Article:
“Allan Westerfield is a wheelchair-bound hero, but a hero nonetheless. Five stars.” ~reviewed by C.J. Shane at Sonoran Arts Network
full review below: ( link: http://www.sonoranartsnetwork.net/return-to-lan-darr-by-anderson-atlas.html )
I’ve been a fan of children’s literature since….well, childhood, and my enthusiasm has never waned. I continue to read children’s and YA (young adult) literature even today. I’ve had the pleasure of knowing the Potters, both Beatrix and Harry, and I know where the wild things go in the middle of night.
Consequently, it was with anticipation that I opened the pages of Return to Lan Darr, a sci-fi adventure story written and illustrated by Anderson Atlas. Return to Lan Darr is book 2 in theHeroes of Distance Planets series by Atlas, a pseudonym for Tucson writer and illustrator Brad Peterson. I had not read the first book in the series. My immediate concern as I began reading was to see if Atlas could catch me up to the action right away so I would not feel lost. Atlas did not disappoint.
I quickly learned that our hero, Allan Westerfield, is a 15-year old paraplegic who spends most of his life in a wheelchair. Allan lives with his uncle Rubic because Allan’s parents died in a car crash, the same crash that put Allan in a wheelchair. Allan is also a young man who has discovered that the pollen of the very rare Hubbu flower makes possible instantaneous space travel through a worm hole. Allan has already made use of this pollen, and he proved his meddle by helping the residents of the planet Lan Darr rid themselves of the bloodthirsty monster Jibbawk.
But now back on Earth, going to school every day, doing homework, trying to develop a friendship with school pal Laura, negotiating life with his uncle….life has become very mundane for Allan, especially knowing he can’t talk about his space adventures. Only his uncle and his therapist know, and it’s clear that they see his stories as delusions caused by trauma. Allan learns to not talk about his adventures, but he thinks often about his Lan Dar friends, especially the warrior Asantia. He dreams of going through the worm hole again.
Then disaster strikes. Laura takes Allan’s diary with the intention of helping him recover from his fantasies. She loses the diary. Soon every kid in the school knows about his space stories, it’s all over social media, and Allan has become the butt of a thousand jokes. The reader, too, has to wonder if Allan is experiencing escapist delusions based on psychological trauma.
Allan’s reaction to all this? He feels humiliated, but he prevails because he knows the real truth. One thing leads to another pretty quickly and before we know it, Allan finds more pollen and he’s off to a new planet. This time it’s not Lan Darr, though. He will go through lots of pollen (different colors take you to different planets) before he returns to Lan Darr.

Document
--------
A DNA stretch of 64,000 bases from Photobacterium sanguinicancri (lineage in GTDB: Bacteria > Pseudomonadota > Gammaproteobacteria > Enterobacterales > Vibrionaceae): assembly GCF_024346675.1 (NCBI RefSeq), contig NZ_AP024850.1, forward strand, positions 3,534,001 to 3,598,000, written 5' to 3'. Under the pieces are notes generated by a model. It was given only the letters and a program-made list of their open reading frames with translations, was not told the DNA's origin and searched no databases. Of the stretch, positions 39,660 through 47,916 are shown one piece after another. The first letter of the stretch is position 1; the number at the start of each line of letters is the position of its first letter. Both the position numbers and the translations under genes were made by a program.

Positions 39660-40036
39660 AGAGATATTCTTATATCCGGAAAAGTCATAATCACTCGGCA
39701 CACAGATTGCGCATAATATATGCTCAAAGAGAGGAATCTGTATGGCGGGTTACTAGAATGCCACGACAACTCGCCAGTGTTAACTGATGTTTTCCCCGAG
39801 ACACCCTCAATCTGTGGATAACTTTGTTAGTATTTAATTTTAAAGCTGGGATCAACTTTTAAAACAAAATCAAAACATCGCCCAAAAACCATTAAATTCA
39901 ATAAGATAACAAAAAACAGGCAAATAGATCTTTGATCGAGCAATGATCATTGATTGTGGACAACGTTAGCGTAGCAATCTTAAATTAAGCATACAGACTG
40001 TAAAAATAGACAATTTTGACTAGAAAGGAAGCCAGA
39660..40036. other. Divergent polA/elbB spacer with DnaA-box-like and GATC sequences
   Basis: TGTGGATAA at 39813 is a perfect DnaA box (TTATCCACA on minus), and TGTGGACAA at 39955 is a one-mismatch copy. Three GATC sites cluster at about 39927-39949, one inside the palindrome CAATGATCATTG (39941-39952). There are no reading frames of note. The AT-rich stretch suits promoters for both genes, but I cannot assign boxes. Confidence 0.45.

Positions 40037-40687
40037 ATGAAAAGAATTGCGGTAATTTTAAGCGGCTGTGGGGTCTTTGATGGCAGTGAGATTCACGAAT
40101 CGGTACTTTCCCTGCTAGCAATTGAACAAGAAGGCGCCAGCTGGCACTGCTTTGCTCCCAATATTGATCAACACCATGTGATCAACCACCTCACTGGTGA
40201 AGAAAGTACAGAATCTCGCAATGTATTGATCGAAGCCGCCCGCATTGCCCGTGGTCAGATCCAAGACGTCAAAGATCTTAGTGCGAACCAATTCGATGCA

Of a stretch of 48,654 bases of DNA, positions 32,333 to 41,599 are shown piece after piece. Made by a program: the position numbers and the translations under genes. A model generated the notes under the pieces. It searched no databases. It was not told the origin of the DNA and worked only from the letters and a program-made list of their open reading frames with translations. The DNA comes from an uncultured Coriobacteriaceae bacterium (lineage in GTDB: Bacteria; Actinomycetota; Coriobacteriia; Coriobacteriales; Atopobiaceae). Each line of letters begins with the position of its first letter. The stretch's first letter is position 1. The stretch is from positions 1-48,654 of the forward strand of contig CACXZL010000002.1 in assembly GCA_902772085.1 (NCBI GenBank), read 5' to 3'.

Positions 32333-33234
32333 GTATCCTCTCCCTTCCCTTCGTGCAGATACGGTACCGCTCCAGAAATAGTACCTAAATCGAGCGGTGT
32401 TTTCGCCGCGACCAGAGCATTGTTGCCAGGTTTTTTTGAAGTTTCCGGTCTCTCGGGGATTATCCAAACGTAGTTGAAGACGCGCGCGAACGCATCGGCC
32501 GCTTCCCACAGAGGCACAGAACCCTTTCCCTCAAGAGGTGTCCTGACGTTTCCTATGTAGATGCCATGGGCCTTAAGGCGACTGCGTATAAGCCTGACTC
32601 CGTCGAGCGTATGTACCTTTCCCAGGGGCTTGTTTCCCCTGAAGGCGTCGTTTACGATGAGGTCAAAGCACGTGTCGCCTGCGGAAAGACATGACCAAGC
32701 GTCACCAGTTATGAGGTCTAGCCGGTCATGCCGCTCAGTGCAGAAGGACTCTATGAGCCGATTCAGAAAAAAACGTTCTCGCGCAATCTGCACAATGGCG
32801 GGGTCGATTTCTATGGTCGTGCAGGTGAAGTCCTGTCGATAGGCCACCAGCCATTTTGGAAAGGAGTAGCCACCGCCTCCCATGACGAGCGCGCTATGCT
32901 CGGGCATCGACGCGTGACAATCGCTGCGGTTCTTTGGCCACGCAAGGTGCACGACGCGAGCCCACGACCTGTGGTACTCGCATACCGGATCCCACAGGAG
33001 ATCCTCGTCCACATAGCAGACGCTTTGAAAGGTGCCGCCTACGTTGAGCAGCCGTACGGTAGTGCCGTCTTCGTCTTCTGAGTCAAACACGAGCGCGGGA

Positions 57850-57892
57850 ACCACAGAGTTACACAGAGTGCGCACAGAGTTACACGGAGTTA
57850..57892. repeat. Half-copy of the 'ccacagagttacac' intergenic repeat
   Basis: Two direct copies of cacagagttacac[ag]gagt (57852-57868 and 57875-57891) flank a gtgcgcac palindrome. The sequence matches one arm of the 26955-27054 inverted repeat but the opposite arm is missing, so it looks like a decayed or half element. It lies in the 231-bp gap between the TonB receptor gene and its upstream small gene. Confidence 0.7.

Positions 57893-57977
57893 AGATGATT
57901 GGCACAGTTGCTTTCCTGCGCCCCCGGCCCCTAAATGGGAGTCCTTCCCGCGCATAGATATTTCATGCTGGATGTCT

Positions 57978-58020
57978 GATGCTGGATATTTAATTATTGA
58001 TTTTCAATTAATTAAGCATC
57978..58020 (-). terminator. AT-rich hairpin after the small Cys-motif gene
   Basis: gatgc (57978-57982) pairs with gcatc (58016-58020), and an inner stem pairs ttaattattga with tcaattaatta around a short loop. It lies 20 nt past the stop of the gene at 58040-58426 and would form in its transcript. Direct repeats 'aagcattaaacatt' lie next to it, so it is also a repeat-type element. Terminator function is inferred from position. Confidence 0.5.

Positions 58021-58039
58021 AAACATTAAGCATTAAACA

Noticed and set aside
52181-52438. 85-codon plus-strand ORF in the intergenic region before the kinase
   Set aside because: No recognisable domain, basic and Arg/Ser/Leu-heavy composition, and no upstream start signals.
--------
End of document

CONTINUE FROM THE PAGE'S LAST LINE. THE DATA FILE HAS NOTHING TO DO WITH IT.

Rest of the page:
This book is action-packed – most definitely a page turner. Allan finds some Hubbu pollen and off he goes. We travel along with Allan to a cave-ridden planet filled with sword-carrying gigantic bat-like creatures, and then to a planet where visitors are seduced by luxury and leisure…until the easy life ends in enslavement. Allan meets one challenge after another and keeps his eye on the Lan Darr goal.
Meanwhile, back on Earth, the reader is thrust into Laura’s dilemma. She has been abducted by an apparently insane woman who believes her daughter was taken into space by the Hubbu pollen. At home, Rubic finds an intruder in his house, the dreaded monster Jibbawk. Of course Rubic doesn’t know that monster wants to kill and eat Allan, and Laura doesn’t want to lead the crazy woman to Allan. We follow these three lines of action: Allan, Laura, and Rubic in a roller-coast ride across the cosmos until the three adventurers all rendezvous on Lan Darr for the last great battle.
Return to Lan Darr is designated for the 11 and older reader. The fact is that any lover of action-packed adventure is going to enjoy this book. The only qualification I have is the illustrations. We don’t often see illustrations in books for this age group. However, these illustrations, all well-drawn, appear to be charcoal or graphite, and are all very dark. More contrast would have made the drawings more appealing.
Beyond that, Allan stands as a model for those experiencing serious physical challenges. He is thoughtful, resourceful, and courageous. And he knows and believes in himself. He is capable of resisting public humiliation and bullying at school as well physical challenges because of his resilience and courage. Allan Westerfield is a wheelchair-bound hero, but a hero nonetheless. Five stars.